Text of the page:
Preliminary design and an analysis of efficiency in space vehicle use led the specialists of the Corporation and allied enterprises of the Russian aviation-space complex to expediency in using parachute-jet landing of its return vehicle (RV). However, as differentiated from Soyuz TMA space vehicle, it is proposed to use multi- canapy parachute system, solid-propellant jet engines along with extension shock-absorber struts-supports for decrement of vertical and horizontal components of landing velocity. Efficient, disposable, quick-detachable thermal protection for RV is developed; RV configuration is specified; new technical solutions for space vehicle structure are proposed using advanced technologies, equipment and materials, which can find broad use in space and aviation industries in developing modern technology, as well as in other industries.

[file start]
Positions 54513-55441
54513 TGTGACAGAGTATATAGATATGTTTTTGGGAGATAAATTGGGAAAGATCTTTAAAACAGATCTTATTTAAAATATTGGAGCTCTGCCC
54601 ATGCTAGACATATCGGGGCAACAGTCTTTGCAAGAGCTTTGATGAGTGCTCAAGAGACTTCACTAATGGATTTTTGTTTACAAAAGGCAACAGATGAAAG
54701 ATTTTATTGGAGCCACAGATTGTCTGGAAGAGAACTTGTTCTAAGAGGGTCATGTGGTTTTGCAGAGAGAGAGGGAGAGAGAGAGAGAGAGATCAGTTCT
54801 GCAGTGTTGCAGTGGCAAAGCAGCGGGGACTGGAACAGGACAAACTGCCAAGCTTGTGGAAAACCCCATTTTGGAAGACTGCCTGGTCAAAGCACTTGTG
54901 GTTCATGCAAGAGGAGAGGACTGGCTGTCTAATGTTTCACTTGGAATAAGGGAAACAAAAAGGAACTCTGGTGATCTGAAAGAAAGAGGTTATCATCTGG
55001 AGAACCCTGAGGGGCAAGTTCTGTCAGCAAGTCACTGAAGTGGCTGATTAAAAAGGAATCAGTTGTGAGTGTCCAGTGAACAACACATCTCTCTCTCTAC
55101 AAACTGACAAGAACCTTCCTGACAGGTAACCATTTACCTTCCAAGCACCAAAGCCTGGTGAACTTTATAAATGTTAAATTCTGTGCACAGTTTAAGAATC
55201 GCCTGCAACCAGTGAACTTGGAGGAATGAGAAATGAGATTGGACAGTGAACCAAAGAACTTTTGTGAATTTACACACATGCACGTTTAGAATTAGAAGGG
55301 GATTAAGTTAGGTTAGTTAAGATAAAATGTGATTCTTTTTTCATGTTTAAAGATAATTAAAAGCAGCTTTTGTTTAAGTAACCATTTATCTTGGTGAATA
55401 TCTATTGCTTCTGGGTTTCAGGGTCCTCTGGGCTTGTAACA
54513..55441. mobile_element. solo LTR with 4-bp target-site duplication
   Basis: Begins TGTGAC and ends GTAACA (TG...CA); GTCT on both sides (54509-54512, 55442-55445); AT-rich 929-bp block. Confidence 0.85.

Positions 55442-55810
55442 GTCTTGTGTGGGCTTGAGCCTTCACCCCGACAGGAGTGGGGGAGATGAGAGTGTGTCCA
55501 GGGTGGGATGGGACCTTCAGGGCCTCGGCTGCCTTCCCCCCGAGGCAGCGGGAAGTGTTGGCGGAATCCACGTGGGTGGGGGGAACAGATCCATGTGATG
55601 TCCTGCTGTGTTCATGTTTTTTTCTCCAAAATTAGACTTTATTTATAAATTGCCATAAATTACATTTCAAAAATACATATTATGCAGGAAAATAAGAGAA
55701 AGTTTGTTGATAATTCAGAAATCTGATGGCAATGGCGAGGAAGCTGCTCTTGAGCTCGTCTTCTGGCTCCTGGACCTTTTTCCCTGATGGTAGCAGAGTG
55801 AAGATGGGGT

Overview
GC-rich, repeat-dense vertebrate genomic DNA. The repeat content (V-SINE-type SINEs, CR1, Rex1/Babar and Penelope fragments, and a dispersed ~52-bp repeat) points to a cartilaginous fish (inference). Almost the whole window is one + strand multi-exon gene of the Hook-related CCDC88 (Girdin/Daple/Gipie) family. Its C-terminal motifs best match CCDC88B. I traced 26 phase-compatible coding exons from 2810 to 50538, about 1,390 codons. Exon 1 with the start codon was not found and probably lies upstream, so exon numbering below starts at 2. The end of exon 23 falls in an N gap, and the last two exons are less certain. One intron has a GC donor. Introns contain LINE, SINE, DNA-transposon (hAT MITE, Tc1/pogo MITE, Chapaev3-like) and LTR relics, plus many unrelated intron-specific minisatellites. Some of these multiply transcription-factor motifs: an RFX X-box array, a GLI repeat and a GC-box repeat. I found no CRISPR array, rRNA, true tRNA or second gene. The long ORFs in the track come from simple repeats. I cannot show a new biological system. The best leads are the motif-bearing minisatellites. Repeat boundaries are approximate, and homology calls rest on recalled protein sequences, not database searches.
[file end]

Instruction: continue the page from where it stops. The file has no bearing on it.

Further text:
In accordance with Customer's (Roscosmos) task, Preliminary Design included development of technical documentation, as well as a package of ground experimental and research activities (including those on flight thermodynamics in RV reentry phase of flight); manufacture of models and mockups, process prototypes of separate structural members (models for wind-tunnel testing; load-bearing framework of propulsion compartment body; equipment; high-pressure bottles; control jet engines; jet propulsion system for "soft" landing; avionics, etc.).